The proverbial battle over mobile payments has turned into a legal one.
EBay Inc. and its PayPal subsidiary are suing Google Inc. and two former PayPal employees, accusing them of stealing trade secrets for the search engine giant's new mobile wallet service.
The lawsuit reinforces the high stakes that companies are placing on mobile payments, which could generate new revenue for banks, card networks, advertisers and wireless carriers.
EBay's suit, filed Thursday in the Superior Court of California in Santa Clara County, claims Osama Bedier, who left PayPal as vice president of platform, mobile and new ventures in January to join Google, had "intimate knowledge" about PayPal's mobile payment plans.
"Bedier knew that PayPal viewed Google as one of the competitors in the emergence of mobile payment at retail stores," the suit said. "Prior to Bedier's departure, PayPal undertook research and analysis of what it saw as Google's major problems and weaknesses in the mobile payment and point of sale context. At PayPal, Bedier was briefed on this analysis."
"In the course of his work at Google, Bedier and Google have misappropriated PayPal trade secrets by disclosing them within Google to major retailers," the suit said.
It also said that Stephanie Tilenius, Google's vice president of commerce, violated her contractual obligations with eBay by recruiting Bedier to work for Google.
Tilenius also tried to recruit other PayPal employees "via Facebook messages, in person and by providing Google recruiters with names and personal contact information of key PayPal employees," the suit said.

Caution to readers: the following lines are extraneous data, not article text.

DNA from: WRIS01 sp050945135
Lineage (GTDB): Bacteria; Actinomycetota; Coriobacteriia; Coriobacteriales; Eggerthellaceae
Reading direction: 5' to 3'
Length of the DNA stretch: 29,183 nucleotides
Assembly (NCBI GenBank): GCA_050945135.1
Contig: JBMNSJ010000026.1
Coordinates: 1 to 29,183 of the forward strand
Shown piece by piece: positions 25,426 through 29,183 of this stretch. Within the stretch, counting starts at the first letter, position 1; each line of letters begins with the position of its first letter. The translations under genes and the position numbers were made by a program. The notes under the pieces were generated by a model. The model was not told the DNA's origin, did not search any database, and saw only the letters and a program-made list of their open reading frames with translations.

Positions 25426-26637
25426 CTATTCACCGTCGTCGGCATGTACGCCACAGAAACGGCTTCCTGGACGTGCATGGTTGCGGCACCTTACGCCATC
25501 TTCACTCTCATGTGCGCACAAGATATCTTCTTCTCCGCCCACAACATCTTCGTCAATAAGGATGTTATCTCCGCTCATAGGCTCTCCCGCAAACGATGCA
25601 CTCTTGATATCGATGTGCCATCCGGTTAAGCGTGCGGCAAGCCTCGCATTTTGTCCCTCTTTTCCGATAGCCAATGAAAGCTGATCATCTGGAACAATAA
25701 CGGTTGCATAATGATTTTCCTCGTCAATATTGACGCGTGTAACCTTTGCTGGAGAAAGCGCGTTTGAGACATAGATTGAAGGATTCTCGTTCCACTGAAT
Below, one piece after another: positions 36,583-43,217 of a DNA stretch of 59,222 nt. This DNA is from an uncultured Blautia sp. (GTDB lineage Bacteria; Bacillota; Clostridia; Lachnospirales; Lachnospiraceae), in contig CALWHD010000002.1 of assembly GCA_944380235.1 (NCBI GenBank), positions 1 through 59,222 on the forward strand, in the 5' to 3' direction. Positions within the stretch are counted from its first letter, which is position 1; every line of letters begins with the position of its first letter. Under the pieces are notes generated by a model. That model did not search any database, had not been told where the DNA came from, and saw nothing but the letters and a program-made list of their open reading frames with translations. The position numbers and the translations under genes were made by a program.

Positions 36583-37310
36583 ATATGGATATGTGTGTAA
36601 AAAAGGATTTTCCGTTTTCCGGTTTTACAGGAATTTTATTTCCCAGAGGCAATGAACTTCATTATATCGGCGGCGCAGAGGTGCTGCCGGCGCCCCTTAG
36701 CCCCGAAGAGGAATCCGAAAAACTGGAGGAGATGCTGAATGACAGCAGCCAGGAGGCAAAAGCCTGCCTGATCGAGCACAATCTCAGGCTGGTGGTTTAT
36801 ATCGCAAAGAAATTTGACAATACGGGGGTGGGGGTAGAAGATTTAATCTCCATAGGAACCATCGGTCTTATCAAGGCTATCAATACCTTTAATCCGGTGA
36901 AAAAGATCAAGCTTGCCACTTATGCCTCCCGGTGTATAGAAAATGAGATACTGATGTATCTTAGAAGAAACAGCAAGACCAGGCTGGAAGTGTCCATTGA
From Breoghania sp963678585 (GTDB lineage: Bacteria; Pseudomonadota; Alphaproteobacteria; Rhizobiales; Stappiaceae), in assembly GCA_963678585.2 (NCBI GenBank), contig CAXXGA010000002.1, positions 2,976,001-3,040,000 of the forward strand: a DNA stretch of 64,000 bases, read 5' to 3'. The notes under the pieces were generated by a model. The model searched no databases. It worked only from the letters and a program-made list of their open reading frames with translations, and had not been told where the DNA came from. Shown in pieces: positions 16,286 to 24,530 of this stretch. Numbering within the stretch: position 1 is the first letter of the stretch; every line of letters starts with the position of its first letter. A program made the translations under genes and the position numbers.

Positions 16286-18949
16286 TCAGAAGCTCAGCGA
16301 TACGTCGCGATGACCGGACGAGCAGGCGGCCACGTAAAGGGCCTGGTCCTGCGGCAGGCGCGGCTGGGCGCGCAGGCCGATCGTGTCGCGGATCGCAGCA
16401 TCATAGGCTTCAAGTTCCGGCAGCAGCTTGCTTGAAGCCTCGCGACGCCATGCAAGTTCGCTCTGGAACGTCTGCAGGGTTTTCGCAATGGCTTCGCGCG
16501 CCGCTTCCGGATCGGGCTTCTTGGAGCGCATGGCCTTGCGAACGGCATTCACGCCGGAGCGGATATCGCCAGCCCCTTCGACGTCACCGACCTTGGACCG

Tilenius worked at eBay from 2001 to 2009. She worked as a consultant to eBay, of San Jose, Calif., until March 2010.
Google and PayPal also were negotiating a deal under which PayPal would serve as a payment option for purchases made in Google's Android Market between 2008 and 2011, according to the suit. Bedier was leading those negotiations at the same time he was interviewing for a job at Google, it said.
On Friday, Google said: "Silicon Valley was built on the ability of individuals to use their knowledge and expertise to seek better employment opportunities, an idea recognized by both California law and public policy. We respect trade secrets, and will defend ourselves against these claims."
Google on Thursday unveiled a service that will let consumers load payment cards into a mobile application that can be used at contactless payment terminals. Google is initially partnering with Citigroup Inc., MasterCard Inc., Sprint Nextel Corp., First Data Corp. and several retailers on the Google Wallet service. Google plans to make money by running a coupon system called Google Offers that will connect to the wallet service.
The lawsuit seeks preliminary and permanent injunctions against the alleged misappropriation of PayPal's trade secrets, compensatory damages and other measures.
A spokesman for Citi, which is allowing its MasterCard PayPass cards to be loaded into Google Wallet, on Friday declined to comment on the suit.
PayPal said it is working on its own service that would enable merchants to accept mobile payments from consumers at the point of sale.
"Both PayPal and Google are currently offering their mobile payment and point of sale technologies to major retailers for trial use," PayPal said in its suit. "Although PayPal's services and Google's services are not mutually exclusive, at this stage it is unlikely that a retailer would invest time and effort in testing both companies' products."
In a company blog post, PayPal's director of global communications, Amanda Pires, said PayPal prefers "to compete and innovate" but "sometimes the behaviors of people and competitors make legal action the only meaningful way for a company to protect one of its most valuable assets — its trade secrets."
A PayPal spokesman on Tuesday said that the company plans to test a mobile payments system for brick-and-mortar merchants late this year.